Seminars & Events

Thursday, September 11, 2014: Dr. Bevil Conway (Wellesley College) will speak on his research in visual neuroscience and color at 4:30 pm in Goodpaster Hall 195.

Monday, October 27, 2014: Dr. Todd Gould (University of Maryland Baltimore) will speak on "Genes to behaviors to treatments in bipolar disorder" at 4:45 pm in Goodpaster Hall 195

Friday, December 5, 2014:  Dr. Brian Mathur (University of Maryland Baltimore) will speak on "Braking bad: Aberrant inhibitory neurotransmission in addiction" at 3:00 pm in Goodpaster Hall 195.


Alumni Highlight

Check out Jordan Gaines Lewis '11's award-winning blog, Gaines on Brains.




SMP Spotlight

Katie Gluskin and Jeff Haus present their SMP
Katie Gluskin and Jeff Haus, "Entorhinal Cortex Lesions, Habituation, and Latent Inhibition," 2013. Gluskin and Haus, the 2013 co-winners of the Neuroscience Award, infused a neurotoxin into the entorhinal cortex of rats to induce a lesion, and measured the resulting habituation and latent inhibition behavior within a fear conditioning paradigm.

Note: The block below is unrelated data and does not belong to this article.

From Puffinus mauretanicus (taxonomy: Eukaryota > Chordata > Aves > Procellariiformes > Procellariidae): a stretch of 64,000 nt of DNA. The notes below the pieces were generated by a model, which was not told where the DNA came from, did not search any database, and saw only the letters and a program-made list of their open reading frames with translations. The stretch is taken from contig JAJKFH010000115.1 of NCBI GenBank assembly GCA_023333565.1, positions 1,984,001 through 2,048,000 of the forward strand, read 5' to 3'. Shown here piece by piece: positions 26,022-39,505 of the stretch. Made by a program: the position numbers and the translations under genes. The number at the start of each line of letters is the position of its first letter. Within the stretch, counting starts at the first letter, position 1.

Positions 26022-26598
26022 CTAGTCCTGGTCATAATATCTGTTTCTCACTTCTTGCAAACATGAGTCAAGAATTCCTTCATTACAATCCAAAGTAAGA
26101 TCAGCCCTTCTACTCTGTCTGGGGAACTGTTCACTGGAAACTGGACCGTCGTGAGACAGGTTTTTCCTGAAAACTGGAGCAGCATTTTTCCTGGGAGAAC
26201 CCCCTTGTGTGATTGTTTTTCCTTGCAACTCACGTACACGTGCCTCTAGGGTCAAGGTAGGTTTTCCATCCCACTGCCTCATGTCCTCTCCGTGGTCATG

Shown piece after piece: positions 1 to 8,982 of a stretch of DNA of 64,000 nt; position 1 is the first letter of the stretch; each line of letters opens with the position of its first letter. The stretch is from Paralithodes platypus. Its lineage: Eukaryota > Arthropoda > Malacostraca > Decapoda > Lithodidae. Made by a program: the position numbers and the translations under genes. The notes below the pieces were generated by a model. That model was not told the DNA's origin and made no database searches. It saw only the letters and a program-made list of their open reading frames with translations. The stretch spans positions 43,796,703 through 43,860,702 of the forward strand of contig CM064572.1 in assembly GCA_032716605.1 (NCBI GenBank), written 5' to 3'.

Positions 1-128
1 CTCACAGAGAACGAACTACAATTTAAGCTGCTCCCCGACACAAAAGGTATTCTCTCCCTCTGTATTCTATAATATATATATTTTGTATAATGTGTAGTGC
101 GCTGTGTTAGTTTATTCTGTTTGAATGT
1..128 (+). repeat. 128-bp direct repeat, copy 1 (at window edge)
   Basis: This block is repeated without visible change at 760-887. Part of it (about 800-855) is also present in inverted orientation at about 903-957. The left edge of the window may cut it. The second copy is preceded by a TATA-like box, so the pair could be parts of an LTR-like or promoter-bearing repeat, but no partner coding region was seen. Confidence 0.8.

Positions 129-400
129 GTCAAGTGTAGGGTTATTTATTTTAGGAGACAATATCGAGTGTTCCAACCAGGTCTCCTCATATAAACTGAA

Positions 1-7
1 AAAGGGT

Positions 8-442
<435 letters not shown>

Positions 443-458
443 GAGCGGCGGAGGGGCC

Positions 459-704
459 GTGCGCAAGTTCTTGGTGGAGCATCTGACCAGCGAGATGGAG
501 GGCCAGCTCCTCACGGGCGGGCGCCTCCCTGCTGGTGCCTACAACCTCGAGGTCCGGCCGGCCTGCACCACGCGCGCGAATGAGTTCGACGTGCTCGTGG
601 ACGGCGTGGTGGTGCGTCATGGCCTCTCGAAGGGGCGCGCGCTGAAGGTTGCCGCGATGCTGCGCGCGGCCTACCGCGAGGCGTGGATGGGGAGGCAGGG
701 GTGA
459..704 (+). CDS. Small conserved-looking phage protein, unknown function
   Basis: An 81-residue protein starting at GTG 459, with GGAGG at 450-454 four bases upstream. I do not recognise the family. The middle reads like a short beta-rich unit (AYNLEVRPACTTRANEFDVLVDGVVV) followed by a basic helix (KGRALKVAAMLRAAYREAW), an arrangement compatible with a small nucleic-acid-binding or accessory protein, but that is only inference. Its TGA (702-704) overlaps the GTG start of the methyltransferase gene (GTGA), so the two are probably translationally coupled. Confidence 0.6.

Holmes, Ashley (2011).  Effects of orexin A in the nucleus basalis magnocellularis (nBM) on olfactory discrimination acquisition and reversal.  (Mentor: A. Bailey)


The orexins or hypocretins are a family of neuropeptides found in a variety of different brain structures.  The orexins produce excitatory effects and can be split into two types, orexin A (OxA) and orexin B (OxB). The orexins originate in the lateral hypothalamus but project to various other areas of the brain. Orexin interactions with the basal forebrain cholinergic system (BFCS) in particular are hypothesized to be related to arousal and attention and the BFCS is seen to be responsible for normal attentional functioning. Previous research shows that OxA plays an important role in the BFCS attention system. Therefore, we looked at the effects of OxA in an olfactory discrimination acquisition and reversal task. Results supported the hypothesis that orexin A infusions in the nBM did significantly increase attention on olfactory discrimination acquisition and reversal. Therefore, in general, rats who received OxA infusions did have an increase in attention when compared to rats given aCSF infusions.